The label should clearly identify the presence or absence of a preservative for ophthalmic or parenteral use drugs, either by reference in the brand name or directly and prominently on the label. For parenteral preparations, you must also declare the quantity of the preservative.
If applicable, the inner and outer labels of a drug must show the appropriate symbol on the upper-left quarter of the PDP. The following schedules and corresponding symbols are listed in decreasing order of stringency:
- Narcotic - "N" in a colour contrasting with the rest of the label or in type not less than half the size of any letters used thereon
- Controlled - "" (C in a ◊) in a clear manner and a conspicuous colour and size
- Targeted substance - "" T\C in a □ in contrasting colour and in a type not less than half the size of any other letters on the label
- Prescription - "Pr" (either on its own or within a box)
When a product contains a combination of ingredients from 2 or more of the schedules and/or ingredient(s) listed in the prescription drug list, only the symbol corresponding to the most stringent control is required on the label.
Drug identification number (DIN)
The PDP of the inner and outer labels of a drug sold in dosage form must clearly show the DIN assigned to it. It must be preceded by the words "Drug Identification Number" or "Drogue : identification numérique" or both, or the letters "DIN".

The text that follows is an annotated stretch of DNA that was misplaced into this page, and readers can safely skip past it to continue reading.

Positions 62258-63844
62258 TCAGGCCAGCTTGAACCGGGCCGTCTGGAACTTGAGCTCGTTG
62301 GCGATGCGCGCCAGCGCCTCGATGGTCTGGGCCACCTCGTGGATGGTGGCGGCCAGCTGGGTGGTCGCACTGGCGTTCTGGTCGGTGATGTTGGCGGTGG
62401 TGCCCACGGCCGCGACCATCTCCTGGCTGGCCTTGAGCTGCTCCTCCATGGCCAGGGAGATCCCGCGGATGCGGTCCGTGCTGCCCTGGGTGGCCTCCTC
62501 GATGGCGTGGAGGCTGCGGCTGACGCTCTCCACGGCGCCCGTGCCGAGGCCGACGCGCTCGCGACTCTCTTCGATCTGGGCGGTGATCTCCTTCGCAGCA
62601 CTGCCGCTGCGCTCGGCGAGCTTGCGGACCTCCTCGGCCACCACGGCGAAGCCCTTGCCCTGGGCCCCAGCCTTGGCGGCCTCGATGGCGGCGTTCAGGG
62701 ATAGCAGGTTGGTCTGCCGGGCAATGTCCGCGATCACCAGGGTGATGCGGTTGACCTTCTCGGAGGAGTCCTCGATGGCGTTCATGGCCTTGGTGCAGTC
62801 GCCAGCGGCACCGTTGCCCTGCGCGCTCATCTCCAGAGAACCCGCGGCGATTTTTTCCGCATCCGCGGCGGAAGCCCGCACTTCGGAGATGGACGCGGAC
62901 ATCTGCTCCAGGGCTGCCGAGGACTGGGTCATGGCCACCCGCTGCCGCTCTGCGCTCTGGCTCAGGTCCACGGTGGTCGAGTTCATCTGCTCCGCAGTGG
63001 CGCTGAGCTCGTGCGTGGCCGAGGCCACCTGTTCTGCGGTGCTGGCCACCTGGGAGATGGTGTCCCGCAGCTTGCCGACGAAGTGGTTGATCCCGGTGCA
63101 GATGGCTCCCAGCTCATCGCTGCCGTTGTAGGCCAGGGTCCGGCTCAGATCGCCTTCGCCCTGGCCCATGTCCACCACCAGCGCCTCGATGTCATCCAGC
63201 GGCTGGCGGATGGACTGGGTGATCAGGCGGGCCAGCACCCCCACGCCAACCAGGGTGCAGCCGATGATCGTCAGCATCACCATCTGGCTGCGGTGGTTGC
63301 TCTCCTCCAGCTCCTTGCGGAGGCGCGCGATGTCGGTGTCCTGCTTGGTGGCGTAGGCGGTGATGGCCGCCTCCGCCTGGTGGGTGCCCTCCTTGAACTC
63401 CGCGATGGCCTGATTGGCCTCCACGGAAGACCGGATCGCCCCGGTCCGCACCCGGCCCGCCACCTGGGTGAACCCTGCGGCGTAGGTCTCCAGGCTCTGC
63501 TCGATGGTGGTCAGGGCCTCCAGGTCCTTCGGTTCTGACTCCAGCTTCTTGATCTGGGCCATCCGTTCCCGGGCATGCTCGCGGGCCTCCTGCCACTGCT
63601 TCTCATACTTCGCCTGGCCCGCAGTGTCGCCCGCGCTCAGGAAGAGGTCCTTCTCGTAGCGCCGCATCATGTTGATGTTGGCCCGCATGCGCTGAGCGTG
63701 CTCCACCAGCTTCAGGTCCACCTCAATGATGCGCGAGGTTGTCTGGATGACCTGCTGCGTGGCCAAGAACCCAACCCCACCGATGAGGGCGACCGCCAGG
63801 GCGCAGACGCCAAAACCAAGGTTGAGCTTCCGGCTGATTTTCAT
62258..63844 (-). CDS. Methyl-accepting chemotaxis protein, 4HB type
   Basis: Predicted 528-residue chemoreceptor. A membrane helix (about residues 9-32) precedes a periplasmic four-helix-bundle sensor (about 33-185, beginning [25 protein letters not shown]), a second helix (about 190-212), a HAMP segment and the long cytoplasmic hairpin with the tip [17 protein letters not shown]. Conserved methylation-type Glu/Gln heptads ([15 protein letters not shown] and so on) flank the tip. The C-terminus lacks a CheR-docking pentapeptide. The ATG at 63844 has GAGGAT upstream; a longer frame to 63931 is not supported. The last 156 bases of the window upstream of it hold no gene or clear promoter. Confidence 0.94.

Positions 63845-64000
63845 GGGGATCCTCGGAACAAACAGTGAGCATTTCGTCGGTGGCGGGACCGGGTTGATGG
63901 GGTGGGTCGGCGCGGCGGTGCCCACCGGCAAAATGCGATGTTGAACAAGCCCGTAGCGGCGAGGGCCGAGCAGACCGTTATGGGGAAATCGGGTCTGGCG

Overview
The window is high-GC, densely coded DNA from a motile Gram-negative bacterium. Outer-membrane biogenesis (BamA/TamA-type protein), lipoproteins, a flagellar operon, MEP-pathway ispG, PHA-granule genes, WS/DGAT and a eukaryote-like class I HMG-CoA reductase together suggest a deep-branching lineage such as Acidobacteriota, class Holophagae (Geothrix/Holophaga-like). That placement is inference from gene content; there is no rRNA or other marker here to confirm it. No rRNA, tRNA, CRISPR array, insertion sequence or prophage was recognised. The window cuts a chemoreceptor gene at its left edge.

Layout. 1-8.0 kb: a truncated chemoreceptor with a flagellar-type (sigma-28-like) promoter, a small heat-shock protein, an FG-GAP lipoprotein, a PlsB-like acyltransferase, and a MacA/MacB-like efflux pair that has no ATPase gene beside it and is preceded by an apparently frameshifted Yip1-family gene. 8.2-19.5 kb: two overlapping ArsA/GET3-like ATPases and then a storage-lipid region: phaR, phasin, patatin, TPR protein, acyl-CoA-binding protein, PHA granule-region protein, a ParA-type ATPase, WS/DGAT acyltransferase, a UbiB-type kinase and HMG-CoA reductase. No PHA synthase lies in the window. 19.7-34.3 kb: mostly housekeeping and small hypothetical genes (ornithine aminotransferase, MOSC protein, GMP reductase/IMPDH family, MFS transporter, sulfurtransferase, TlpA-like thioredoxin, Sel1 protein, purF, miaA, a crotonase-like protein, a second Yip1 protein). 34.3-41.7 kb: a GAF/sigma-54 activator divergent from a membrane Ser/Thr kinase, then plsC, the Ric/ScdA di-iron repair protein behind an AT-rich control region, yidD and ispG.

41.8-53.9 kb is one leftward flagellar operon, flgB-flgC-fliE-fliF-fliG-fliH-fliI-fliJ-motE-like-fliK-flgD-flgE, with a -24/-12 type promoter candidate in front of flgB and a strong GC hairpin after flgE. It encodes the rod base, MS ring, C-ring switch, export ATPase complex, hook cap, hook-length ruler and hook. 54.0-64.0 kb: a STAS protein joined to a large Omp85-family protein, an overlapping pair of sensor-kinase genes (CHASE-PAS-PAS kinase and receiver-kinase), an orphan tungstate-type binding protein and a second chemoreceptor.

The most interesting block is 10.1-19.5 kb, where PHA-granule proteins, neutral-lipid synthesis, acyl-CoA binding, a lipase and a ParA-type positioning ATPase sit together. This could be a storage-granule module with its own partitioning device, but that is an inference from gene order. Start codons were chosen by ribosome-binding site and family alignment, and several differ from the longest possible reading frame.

Veterinary use only
The statement "Veterinary Use Only" or "For Veterinary Use Only" should appear on all veterinary drug labels. It must appear on the PDP in the following instances as per the Regulations:
- non-prescription veterinary drugs
- a vitamin in a form suitable for human use
- antibiotic for parenteral use
The statement should be in both official languages: "For Veterinary Use Only/Pour usage vétérinaire seulement" or "Veterinary Use Only /Usage vétérinaire seulement". This statement should appear either before the brand name or immediately following the proper name or common name.
The PDP of the inner and outer labels of a drug should contain the applicable therapeutic classification (for example, antibiotic, antifungal, anticoccidial). It should be placed below or close to the statement "For Veterinary Use Only/Pour usage vétérinaire seulement" or the product name, and may be part of the product's description/indication. Health Canada also recommends including the anatomical therapeutic chemical code (ATCvet code) for the classification of veterinary drugs.
Warning statements provide information on potential human health risks associated with the use of veterinary drugs. The warning statements include 3 aspects: food safety, user safety and microbiological safety. These warning statements may include the following:
- those related to food safety (for example, withdrawal period or milk withholding time, not for use in lactating dairy cattle) and meant to minimize potential human health risks associated with consuming food from food-producing animals treated with the drug product
- any warning statement on specified withdrawal periods/withholding times on the inner/outer label must also be included in the package insert
- those related to occupational or user health and safety hazards from handling and administering the drug product, necessary measures to reduce potential exposure or accidental direct contact with the drug, including any relevant warnings for people who may be sensitive to the drug product (for both food-producing and companion animals)